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Sunday, May 04, 2008

Vienna Natural History Museum

Like the opera house and concert halls, Vienna has a world-class Natural History Museum, set in beautiful gardens in the city centre only steps from the Emperor's palace. This part of Europe is important for fossils of Neanderthal Man who lived some 50,000 years ago. This species evolved into a variety of forms (sub-species, maybe even separate species) and it is probable that the most generalised (least specialised) type was the immediate precursor to "modern man" Homo sapiens.

Having lectured on hominid evolution for most of my career, I was keen to see the exhibits in this museum in which the hominid displays are especially brilliant. I was encouraged to see groups of schoolchildren being guided around being presented with the tangible evidence of our ancestral heritage.

The Vienna Natural History Museum in beautiful settings

The magnificent marble stairway to the upper exhibition halls

Each exhibition hall is immaculately laid out with old, but very stylish display cabinets

Exhibits such as these can be seen clearly and there is no restriction of photography

Special for me -the famous fossil impression of of the first known bird, Archaeopteryx (Urvogel) that lived in the late Jurassic Period around 155–150 million years ago

A range of Neanderthal skulls - a moment of respectful curiosity for our ancestors

Some of the first simple stone tools (of the Oldowan type) used by Homo habilis and Homo erectus 2-3 million years ago

My favourite. the hand axe of the Acheulian cultures. These industries were the work of the later stages of Home erectus and early Homo sapiens. These beautiful tools could be used for digging roots, stripping bark, butchering animals and flensing skins.

Raymond Dart's Taung Child
On display is a cast of the renowned "Taung Child", discovered by Professor Raymond Dart near Taung in South Africa in 1924. Widely controversial at first, its name is Australopithecus africanus and is now regarded by anthropologists as being very close to the evolutionary branch-point where the hominids leading to modern man diverged from the other primates, some 2-3 million years ago.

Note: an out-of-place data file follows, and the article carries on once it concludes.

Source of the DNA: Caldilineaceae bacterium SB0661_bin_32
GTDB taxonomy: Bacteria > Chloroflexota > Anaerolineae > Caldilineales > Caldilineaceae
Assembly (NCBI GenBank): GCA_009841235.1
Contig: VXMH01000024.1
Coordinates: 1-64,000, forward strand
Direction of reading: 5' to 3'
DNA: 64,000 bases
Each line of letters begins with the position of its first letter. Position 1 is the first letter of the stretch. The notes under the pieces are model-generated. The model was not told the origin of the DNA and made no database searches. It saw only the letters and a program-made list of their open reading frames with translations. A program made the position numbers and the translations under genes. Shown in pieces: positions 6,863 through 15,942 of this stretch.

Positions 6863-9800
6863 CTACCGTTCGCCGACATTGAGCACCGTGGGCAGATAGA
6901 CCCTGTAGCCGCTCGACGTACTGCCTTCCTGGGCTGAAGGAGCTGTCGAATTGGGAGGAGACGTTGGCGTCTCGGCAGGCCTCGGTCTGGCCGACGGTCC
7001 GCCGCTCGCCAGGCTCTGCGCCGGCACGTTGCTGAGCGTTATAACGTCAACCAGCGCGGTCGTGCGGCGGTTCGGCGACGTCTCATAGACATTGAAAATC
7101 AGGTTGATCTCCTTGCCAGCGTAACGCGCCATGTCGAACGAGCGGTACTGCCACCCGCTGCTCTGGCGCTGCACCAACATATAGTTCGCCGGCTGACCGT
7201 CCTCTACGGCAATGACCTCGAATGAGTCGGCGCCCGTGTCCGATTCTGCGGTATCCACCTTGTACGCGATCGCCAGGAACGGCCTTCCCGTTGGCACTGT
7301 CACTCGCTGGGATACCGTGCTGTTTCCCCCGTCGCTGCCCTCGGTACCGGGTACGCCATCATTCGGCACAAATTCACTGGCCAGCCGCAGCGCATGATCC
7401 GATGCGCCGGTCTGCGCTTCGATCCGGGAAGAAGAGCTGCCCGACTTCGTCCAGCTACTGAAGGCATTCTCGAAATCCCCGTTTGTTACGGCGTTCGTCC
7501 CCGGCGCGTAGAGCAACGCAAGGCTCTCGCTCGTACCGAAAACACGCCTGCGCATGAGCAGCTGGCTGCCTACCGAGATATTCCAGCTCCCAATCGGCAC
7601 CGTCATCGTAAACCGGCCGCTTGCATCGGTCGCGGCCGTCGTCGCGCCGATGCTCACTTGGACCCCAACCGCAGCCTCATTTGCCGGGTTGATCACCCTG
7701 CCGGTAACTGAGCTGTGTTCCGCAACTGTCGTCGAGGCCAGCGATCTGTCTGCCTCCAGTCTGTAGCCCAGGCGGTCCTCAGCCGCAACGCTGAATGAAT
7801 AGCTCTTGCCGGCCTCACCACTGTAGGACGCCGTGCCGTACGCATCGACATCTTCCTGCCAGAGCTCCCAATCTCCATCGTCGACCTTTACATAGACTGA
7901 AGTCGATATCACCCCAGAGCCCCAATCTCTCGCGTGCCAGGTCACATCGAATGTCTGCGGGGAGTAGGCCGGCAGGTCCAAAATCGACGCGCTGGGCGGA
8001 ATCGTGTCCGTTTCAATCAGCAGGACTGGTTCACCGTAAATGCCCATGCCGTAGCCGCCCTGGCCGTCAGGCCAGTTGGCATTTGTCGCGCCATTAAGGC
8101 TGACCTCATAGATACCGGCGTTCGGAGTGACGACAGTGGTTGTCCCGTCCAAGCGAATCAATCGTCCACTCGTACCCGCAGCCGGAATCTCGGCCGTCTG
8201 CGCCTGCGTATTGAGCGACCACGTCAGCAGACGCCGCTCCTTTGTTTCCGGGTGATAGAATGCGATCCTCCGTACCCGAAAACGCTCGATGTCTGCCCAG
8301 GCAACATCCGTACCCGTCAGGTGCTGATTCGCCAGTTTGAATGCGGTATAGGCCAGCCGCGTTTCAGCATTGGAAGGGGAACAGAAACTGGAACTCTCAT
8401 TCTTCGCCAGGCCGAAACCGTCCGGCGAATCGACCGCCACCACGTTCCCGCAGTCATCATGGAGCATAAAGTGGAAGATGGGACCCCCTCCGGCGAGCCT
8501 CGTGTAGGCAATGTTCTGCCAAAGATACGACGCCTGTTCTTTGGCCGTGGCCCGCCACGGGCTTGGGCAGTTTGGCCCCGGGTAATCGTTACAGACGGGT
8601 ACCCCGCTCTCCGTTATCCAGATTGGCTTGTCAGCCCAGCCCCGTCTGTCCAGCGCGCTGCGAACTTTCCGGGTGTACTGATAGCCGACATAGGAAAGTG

I have never seen this fossil before and I found it remarkably moving to do so in Vienna. It is testimony to our very existence.


Blogger Martin Stickland said...

Wow! What a superb building, I could get lost in there for hours and hours!

Talking of lost, did you sister the Llama get to her holiday destination ok?

Hope you are well, Bank holiday tomorrow!!


10:55 pm  
Blogger simon said...

Impressive! the stone tools look very similar to those used by our Aboriginals.

12:09 am  
Blogger Halfmom, AKA, Susan said...

Facinating display - like Martin, I would be quite happy to wander about for hours looking!

Also, like Martin, I'm missing the Llama. Do say hello to her for me if you hear from her please!

5:20 am  
Anonymous Anonymous said...

i am digging a garden and have not found anything quite this impressive. i did however find a deer skull in the trees.

the garden is to be an effort of several people that will have some food to keep and some to give where it is needed in the community.

well, that is my visit.

God bless you with His Love.

5:48 am  
Blogger Merisi said...

And I here I am, walking by almost daily, never set foot in there. Does that make me a pagan?

6:27 am  
Blogger Maalie said...

Martin: I agree, a morning could not do it justice. A spent an hour examining the Taung skull, the morning just disappeared.

Simon, yes, that is true. Palaeolithic culture still survives where it has not become influenced by modern technology.

Halfmom: Agreed, and, you know, I ddin't even get into the birds exhibition!

Nancy: Nice to see you! Maybe you should try scratching around in a quarry or cliff, fossils are easy enough to find (but not human ones).

Merisi: Judging by the way you were up before dawn with the Amsel and the Nightngale to wash you hair in the early morning dew, I should think you probably are!

3:50 pm  
Blogger Ted M. Gossard said...

What a museum! It would be nice to take a tour with you there so as to understand better what one is seeing.

12:23 am  
Blogger Merisi said...

I read in today's paper that this Sunday the museum is offering a special Mother's Day breakfast with a tour of the roof terraces, which offer splendid views of the city.

10:58 pm  
Blogger Ellee Seymour said...

I really liked the fossil of the earliest bird. I think you must have been a great lecturer Maalie.

10:00 pm  
Blogger lorenzothellama said...

Wish I could have seen those skulls. I really find evolution fascinating.

4:59 pm  

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